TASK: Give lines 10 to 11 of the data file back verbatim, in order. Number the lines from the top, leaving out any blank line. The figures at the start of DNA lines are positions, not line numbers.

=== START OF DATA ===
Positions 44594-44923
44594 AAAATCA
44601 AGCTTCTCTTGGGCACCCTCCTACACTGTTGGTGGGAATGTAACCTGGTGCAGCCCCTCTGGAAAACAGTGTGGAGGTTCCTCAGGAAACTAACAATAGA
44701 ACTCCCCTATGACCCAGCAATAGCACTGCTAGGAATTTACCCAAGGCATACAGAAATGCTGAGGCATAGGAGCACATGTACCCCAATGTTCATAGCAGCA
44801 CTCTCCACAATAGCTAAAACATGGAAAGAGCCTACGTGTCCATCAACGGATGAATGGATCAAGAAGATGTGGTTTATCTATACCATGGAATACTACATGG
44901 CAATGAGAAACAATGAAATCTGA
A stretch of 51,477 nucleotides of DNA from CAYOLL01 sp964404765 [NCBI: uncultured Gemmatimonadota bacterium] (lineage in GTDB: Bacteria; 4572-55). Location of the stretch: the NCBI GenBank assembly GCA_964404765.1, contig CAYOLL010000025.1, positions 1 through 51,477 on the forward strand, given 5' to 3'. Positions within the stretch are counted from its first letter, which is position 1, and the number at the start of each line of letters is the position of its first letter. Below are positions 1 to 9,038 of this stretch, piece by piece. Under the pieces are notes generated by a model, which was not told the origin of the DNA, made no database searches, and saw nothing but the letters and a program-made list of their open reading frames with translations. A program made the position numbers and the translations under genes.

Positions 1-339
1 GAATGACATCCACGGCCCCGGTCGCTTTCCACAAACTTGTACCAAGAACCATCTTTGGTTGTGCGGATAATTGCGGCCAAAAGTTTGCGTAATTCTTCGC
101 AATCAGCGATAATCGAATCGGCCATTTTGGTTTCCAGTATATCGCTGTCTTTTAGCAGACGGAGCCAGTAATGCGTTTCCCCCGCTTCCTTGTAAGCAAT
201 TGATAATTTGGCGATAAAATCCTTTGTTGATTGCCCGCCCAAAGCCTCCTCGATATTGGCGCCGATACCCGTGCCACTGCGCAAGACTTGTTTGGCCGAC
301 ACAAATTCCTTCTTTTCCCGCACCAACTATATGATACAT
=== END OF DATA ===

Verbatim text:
101 AATCAGCGATAATCGAATCGGCCATTTTGGTTTCCAGTATATCGCTGTCTTTTAGCAGACGGAGCCAGTAATGCGTTTCCCCCGCTTCCTTGTAAGCAAT
201 TGATAATTTGGCGATAAAATCCTTTGTTGATTGCCCGCCCAAAGCCTCCTCGATATTGGCGCCGATACCCGTGCCACTGCGCAAGACTTGTTTGGCCGAC